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A Leap Forward for the Troubled 737MAX

Though there are many opinions out there on the Boeing 737MAX, this is good news for the airline industry and Boeing overall. ( More...

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Maxwell Johnson 8
I drive 737s for a living and would happily fly the Max with my whole family on board. In fact, my training having included management of runaway trim incidents, I would not object to piloting the pre-fix Max. Those tragic incidents, with their inexcusable loss of lives, should never have been more than annoying inconveniences. Obviously, the MCAS system needed to be fixed as did the sweetheart relationship between FAA and Boeing. I strongly suspect that the software issues have long since been resolved and FAA is now doing damage control and reputation repair. That's OK, there's no such thing as "too safe." It will be interesting to see if FAA and EASA hold Airbus to the same strict standards.
Paul Hurford 1
Maxwell: While not an ATP, I too would fly the MAX with my entire family as well. I remember well the tragic incidents with the L-188 Lockheed Electra in the late 50's. Different reasons for both failures, but the L-188 air frame is Super Safe today. I believe that the 737 MAX will have a similar history, and the FAA and Boeing will never forget this last year.
Michael Dendo 1
Thank you for your insight Mr. Johnson. My question is will Boeing ever be the great engineering company they were before McDonald Douglas stole the company.
Ike Newton 13
I suspect that when certification tests are completed and the Max returns to service, it will be the safest commercial aircraft flying. Keep at it Boeing.
Could not agree more. Very few aircraft in history have been through this much scrutiny and they are not done yet. The DC-10 had its day as well as the F-111. And maybe add the early V-22 issues but those were not to this level.
James Simms 2
Add in the 727 as it has several crashes early in it use.
Well said,and i would have liked to be on board with you. it has been a long time, maybe u can answer this question for me: had the mcas failed as it did in both planes, would you have been able to bring me home.
Randy Brown 3
Sounds like a bunch of anti American trolls posted here. This will be the safest plane ever. The only variable will be the foreign pilots and maintenance crews that crashed before. Here let’s put a Pakistani crew in so we know their the best pilots out there. Some of these foreign crews are so good they don’t even need a license.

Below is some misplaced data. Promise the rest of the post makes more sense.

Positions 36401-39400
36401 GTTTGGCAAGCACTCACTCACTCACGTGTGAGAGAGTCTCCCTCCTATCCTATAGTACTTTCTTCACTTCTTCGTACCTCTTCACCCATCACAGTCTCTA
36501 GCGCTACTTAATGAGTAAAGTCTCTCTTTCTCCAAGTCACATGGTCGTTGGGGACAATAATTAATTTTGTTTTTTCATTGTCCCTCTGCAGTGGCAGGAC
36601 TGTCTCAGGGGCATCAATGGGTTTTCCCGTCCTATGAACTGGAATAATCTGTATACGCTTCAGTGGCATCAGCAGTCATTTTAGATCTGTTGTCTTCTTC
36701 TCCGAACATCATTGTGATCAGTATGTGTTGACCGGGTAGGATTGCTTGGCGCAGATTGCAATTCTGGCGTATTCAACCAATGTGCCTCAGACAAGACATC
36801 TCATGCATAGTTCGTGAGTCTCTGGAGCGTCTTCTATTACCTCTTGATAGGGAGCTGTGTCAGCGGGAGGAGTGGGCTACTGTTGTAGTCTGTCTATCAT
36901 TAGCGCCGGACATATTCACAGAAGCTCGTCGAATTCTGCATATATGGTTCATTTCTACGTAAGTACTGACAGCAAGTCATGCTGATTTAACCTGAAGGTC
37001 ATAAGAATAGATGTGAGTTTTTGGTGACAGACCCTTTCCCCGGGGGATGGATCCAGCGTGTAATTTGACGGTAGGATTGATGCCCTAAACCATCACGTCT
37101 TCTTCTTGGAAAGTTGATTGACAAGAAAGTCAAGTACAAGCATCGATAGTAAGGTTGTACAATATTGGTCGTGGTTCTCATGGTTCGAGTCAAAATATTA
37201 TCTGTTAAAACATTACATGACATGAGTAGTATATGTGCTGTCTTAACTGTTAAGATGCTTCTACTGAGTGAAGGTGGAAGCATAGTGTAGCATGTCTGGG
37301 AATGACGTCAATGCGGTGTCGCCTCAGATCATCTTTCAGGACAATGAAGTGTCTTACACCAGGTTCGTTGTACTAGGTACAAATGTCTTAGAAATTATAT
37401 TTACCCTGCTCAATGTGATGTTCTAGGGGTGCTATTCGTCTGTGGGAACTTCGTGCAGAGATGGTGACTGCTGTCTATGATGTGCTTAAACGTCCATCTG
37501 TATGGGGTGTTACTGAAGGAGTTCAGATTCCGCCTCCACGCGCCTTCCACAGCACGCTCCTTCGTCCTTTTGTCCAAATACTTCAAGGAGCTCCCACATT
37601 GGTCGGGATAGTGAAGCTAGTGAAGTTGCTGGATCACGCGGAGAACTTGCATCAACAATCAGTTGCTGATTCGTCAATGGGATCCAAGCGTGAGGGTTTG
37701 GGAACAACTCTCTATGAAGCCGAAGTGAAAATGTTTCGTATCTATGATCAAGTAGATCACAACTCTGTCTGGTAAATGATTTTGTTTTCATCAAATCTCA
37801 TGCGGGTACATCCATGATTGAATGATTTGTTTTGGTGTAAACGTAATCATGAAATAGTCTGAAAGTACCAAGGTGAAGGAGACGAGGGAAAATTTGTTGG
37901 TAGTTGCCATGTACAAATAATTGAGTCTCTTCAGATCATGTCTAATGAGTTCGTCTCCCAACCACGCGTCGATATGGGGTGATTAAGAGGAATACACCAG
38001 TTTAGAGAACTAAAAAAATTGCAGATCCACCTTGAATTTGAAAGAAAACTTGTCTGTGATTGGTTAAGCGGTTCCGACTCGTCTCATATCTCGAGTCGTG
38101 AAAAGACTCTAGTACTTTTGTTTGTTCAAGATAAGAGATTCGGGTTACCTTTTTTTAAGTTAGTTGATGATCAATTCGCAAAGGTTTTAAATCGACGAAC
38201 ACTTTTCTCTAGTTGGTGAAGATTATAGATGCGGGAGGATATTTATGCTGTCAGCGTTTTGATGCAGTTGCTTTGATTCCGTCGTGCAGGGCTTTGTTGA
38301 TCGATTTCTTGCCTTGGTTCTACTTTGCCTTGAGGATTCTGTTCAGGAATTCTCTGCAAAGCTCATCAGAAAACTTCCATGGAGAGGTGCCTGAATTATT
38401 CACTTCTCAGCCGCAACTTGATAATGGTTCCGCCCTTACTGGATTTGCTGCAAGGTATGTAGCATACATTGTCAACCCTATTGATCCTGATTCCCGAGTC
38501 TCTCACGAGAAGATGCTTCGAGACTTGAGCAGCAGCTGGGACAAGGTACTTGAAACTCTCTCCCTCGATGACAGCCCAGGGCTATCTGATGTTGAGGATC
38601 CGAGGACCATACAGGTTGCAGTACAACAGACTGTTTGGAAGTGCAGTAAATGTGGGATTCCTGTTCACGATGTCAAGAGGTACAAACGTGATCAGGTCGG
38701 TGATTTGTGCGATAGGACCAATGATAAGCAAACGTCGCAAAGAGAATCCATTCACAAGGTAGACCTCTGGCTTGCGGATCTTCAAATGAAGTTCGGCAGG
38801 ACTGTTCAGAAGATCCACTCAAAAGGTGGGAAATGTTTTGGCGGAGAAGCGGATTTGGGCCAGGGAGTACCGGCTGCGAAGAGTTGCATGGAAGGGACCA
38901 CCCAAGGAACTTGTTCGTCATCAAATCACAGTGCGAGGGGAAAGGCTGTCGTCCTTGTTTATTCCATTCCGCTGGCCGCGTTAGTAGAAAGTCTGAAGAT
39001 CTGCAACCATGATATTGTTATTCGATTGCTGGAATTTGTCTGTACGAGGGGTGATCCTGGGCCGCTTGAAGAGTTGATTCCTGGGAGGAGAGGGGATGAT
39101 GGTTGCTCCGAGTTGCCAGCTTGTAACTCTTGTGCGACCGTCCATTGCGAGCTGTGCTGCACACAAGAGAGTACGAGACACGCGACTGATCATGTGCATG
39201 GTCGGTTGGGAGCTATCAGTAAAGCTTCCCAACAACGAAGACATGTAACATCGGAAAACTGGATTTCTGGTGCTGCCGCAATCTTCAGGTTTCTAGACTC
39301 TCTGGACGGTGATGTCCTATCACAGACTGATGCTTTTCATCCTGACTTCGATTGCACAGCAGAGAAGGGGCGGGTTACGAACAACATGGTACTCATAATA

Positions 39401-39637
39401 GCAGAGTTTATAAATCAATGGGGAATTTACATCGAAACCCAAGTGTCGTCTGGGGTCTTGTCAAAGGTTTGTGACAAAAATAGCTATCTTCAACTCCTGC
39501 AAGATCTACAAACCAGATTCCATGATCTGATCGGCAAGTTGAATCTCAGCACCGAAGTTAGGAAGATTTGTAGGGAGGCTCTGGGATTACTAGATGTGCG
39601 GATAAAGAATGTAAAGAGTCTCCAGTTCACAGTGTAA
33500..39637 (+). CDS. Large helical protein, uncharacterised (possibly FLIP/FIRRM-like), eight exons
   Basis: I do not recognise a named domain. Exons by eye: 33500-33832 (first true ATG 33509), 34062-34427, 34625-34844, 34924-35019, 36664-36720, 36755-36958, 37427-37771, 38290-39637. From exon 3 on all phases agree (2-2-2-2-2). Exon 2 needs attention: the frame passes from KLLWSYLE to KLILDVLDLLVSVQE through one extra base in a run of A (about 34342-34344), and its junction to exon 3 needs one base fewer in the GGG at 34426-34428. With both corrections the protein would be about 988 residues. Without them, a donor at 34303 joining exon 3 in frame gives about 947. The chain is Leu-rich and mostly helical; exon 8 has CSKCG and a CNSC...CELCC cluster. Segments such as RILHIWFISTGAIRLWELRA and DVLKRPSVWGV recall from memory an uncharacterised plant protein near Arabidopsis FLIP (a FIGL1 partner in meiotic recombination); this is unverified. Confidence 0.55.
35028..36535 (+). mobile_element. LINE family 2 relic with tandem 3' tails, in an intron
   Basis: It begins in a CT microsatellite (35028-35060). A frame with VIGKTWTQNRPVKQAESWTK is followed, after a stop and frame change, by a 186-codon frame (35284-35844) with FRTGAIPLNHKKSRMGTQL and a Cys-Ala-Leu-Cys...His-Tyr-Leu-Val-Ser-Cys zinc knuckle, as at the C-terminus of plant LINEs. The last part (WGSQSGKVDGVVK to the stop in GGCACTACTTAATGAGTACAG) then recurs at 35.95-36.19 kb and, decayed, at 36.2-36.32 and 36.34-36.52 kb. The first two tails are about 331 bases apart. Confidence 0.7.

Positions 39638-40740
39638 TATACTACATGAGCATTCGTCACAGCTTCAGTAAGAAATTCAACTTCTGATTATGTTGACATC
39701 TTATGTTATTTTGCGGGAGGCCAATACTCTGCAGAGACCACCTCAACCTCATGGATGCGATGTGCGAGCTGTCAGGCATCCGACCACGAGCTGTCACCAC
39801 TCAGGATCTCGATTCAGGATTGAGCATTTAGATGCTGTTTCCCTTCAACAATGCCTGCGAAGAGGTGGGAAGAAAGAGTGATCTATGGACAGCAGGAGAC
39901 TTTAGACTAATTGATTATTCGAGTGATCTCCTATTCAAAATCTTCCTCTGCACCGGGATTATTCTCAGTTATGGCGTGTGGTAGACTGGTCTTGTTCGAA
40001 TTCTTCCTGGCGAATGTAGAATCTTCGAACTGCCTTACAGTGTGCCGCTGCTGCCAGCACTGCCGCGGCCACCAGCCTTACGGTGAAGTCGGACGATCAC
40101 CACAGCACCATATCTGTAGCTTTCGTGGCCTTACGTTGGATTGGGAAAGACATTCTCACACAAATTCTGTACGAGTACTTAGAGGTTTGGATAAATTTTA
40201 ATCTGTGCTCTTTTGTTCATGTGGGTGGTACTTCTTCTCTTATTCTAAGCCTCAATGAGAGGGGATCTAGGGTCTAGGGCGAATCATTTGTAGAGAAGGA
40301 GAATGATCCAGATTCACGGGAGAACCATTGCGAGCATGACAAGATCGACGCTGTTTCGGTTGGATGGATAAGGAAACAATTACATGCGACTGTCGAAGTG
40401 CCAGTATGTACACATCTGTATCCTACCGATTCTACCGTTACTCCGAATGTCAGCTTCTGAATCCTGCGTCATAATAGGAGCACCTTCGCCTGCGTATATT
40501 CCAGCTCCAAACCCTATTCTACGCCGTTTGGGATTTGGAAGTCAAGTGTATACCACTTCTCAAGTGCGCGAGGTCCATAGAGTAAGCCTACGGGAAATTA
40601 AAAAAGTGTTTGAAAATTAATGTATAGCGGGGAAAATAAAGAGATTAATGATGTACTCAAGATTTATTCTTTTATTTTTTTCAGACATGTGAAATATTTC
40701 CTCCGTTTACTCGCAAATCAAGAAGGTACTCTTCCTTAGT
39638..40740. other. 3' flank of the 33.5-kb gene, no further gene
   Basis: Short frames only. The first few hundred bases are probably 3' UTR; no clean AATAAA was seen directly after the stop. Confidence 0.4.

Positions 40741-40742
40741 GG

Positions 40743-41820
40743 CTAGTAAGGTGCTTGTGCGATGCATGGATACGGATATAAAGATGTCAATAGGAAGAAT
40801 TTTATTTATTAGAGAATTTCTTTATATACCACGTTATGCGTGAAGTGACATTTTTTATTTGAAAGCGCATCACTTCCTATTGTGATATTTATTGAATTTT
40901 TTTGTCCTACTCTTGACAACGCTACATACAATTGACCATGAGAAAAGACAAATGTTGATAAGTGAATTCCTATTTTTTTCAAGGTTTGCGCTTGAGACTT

selmer40 3
Why use a MAX 7, not a MAX 8, for testing? The MAX 8 was the problem airplane.
30west 11
Because the MCAS software, not a particular MAX airframe variant, was the focus of the problem attributable to Boeing.
mbrews 2
- The other answer is Boeing saves time. Doing these tests on MAX 7 allows Boeing to a)continue certification of MAX 7 variant SIMULTANEOUS with b) testing of the heavily revised control software. Software changes go much much beyond the mcas. Making it ultra complex by Boeings software developers.
Greg Bunker -1
I would agree. The Max-8 should be the airframe being tested since, I believe, engine placement among other changes were made to this iteration.
Maximilian Steinhauser -6
This plane and Boeing lost all trust. Remember the excessive penalties Volkswagen had to pay in the US which didn't hurt anybody's health to the zero penalty boeing had to pay for deliberatley killing hundreds of people. The Us justice has a double standard.
w2bsa -4
Allow me to point out that the incident with Volkswagen occurred during an administration who actually cared about the safety and pollution of autos and other vehicles. The administration now doesn’t care about any of these things and is over-protective of American industry. There’s your differences.
Maximilian Steinhauser -7
none of your administrations ever cared about environment and pollution. The US are by far the biggest polluters per capita worldwide. Your pickups are a few times as dirtxy aa the biggest Volkswagen but they are just labelled as trucks. With dirty tricks like this the Us protects its own industries and squeezes foreign ones. the same thing happened after the financila crisis when foreign banks had to pay huge penalties whereas the Us banks were pampered with equity.
James Bruton 6
A little sensitive about your VW's? You should be. They're junk and their motor design is ridiculous.

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I usually drive 2 hours to the nearest 'big' airport to avoid the little RJ's. Like when I did SYD, I drove. I hopped into a 777 with HUGE carry-on bins and giant seats. To start in a plane that has a bin big enough for a shoe box could sure make the next leg a pain... 14 hours? With what's in my carry-on? Sure... PASS...

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